Further advantages, features and details of the invention can be found in the exemplary embodiments described below and with the aid of the drawings.
FIG. 1 is a schematic block diagram showing a basic representation of a sensor system according to the invention;
FIG. 2 is a circuit schematic showing a basic representation of the shielded first sensor casing with the signal amplifier device;
FIG. 3 is a circuit schematic showing a second embodiment of the shielded first sensor casing with the signal amplifier device;
FIG. 4 is a circuit schematic showing a third embodiment of the shielded first sensor casing;
FIG. 5 is a schematic block diagram showing the signal conversion module in the second shielded casing according to a first embodiment;
FIG. 6 is a schematic block diagram showing a representation of the signal conversion module of a second embodiment;
FIG. 7 is a schematic block diagram showing a representation of the signal conversion module of a third embodiment;
FIG. 8 is a circuit schematic showing the power supply device in the second shielded casing according to a first embodiment;
FIG. 9 is a circuit schematic showing the power supply module in the second shielded casing according to a second embodiment;
FIG. 10 is a circuit schematic showing the power supply module of the second shielded casing according to a third embodiment;
FIG. 11 is a circuit schematic showing the power supply module in a fourth embodiment in the second casing;
FIG. 12 is a circuit schematic showing the signal transmission module of the second shielded casing according to a first embodiment;
FIG. 13 is a circuit schematic showing the signal transmission module of the second casing of a second embodiment;
FIG. 14 is a circuit schematic showing the signal transmission module of the second casing of a third embodiment; and
FIG. 15 is a circuit schematic showing the signal transmission module of a fourth embodiment.
FIG. 1 is a basic representation of a physiological sensor system 1 according to the invention. The sensor system comprises a first sensor casing 2 on which, in the example shown, three electrodes 3, 4, 5 are arranged that, for example, are designed to record an ECG. A signal amplifier device 6, which amplifies the signals delivered through the electrodes 3, 4, 5, is furthermore arranged in the first sensor casing 2. The measurement signals are given through a shielded or twisted-wire cable connection 7 to a signal conversion module 8, which is arranged in a second shielded casing 9. There, the signals are converted and subsequently given through a signal transmission module 10 to an external signal processing and/or control instrument 11. A power supply 12, which supplies the entire sensor system with power, is furthermore arranged in the second shielded casing 9.
 As FIG. 1 also shows, a second sensor casing 13 may be provided, on which two electrodes 14, 15 can likewise be arranged in the example shown. These are designed, for example, to record EEG measurement signals. Of course, more than two electrodes can also be provided. A signal amplifier device 16, which amplifies the signals in situ, i.e., immediately at the measurement site, is also arranged in this shielded sensor casing 13. These measurement signals are also given through a shielded or twisted-wire cable connection 17 to the signal conversion module 8, and correspondingly prepared.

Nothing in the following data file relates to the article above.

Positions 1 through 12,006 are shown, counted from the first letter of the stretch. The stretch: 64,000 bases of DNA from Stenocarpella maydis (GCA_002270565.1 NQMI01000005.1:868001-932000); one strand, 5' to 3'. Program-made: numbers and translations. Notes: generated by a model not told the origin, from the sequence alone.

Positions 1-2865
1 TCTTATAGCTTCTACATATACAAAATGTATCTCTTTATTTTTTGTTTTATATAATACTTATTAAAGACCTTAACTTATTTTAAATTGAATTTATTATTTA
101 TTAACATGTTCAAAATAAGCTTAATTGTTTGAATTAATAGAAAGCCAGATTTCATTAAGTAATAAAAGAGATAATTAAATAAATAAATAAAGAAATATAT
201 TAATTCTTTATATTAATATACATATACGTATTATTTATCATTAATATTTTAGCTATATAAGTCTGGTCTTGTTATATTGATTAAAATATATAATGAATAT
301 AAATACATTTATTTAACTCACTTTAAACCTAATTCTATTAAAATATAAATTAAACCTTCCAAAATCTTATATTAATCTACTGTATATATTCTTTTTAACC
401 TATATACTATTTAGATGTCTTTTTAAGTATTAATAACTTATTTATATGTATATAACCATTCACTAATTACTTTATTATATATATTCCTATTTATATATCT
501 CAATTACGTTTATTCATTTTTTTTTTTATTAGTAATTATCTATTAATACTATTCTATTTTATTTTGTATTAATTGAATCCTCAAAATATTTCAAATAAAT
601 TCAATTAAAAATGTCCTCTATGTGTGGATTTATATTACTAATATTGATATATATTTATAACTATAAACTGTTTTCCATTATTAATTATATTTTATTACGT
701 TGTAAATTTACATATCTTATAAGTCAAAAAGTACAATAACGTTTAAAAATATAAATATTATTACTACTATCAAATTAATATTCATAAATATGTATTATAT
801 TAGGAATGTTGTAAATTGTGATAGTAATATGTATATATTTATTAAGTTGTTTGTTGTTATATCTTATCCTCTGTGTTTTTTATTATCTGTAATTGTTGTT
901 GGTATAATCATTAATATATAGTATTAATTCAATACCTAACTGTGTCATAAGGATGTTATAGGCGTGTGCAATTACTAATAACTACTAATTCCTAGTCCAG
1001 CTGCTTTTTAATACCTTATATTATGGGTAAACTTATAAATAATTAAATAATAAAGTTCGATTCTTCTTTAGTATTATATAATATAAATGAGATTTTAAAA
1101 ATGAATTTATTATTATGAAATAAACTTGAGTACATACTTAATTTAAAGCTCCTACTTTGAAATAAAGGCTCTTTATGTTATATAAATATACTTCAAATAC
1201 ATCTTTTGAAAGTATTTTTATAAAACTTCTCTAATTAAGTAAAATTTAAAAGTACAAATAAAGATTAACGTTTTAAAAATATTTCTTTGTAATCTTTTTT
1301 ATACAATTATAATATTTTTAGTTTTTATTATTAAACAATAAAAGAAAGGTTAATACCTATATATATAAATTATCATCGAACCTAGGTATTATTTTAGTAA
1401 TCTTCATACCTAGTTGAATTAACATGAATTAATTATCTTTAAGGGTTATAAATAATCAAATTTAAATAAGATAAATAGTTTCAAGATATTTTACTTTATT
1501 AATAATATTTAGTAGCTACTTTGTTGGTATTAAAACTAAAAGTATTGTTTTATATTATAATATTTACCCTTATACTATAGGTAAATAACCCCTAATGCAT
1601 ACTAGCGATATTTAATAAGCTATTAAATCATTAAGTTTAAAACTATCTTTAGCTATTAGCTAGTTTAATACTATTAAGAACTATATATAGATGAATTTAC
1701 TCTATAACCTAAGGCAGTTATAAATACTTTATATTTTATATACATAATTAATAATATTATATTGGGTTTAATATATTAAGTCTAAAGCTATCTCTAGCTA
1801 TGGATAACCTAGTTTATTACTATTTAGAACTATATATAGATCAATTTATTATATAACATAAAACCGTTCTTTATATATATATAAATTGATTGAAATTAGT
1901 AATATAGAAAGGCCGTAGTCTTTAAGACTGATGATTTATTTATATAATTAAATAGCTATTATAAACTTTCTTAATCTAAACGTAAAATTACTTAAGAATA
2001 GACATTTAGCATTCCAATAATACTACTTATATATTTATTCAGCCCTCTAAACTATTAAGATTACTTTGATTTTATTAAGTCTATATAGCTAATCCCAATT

A further sensor element 18 which, in the exemplary embodiment shown is a flexible chest ring (through which the patient's breathing can be recorded) is furthermore connected to the second shielded casing 9. This sensor element 18 comprises a compressible air volume 19 which is compressed or expanded correspondingly as the thorax rises and falls. The changing pressure is given through a pneumatic connection line 20 to a corresponding sensor in the signal conversion module 8, which is discussed in further detail below. A second sensor element 21, in the form of a finger ring, is furthermore connected to the second casing 9, by way of which the patient's peripheral pulse can be measured through IR absorption by the blood. The recorded non-electrical measurement information (the information recorded by way of the sensor element 18 is also non-electrical measurement information) is here given through fiber optic lines 22 to a corresponding sensor element in the signal conversion module 8.
FIG. 2 shows the shielded first sensor casing 2 with a circuit arrangement of a first embodiment as an enlarged basic sketch. The electrodes 3, 4, 5 are represented in the example shown, it also being possible to connect more (up to “n”) electrodes. An operational amplifier 23, which is used to amplify the measurement signals, is allocated to each electrode 3, 4, 5, . . . , n. The amplified measurement signals are provided to corresponding signal outputs 24, which are respectively labelled as Ch1, Ch2, . . . , Chn. The inputs 25 for the power supply are also shown.
 A second embodiment of a first sensor casing with a signal amplifier device is shown in FIG. 3. Three electrodes 3, 4, 5, downstream of each of which an operational amplifier 23 is also connected, are again provided at the sensor casing 2. The signal amplifier device according to FIG. 3 comprises, in addition to the operational amplifiers 23, further operational amplifiers 26 which are interconnected with the operational amplifiers 23 in such a way that a leadoff-specific differential signal is output through the outputs 24. Because of the orientation of the three electrodes 3, 4, 5, three leadoffs are possible in all, namely “left arm - right arm”, “left leg - right arm” and “left leg - left arm”. The pre-processed differential signals are hence output directly at this point, in contrast to the embodiment according to FIG. 2, where the amplified actual signals are output. The output or transmission respectively takes place through the shielded cable connection.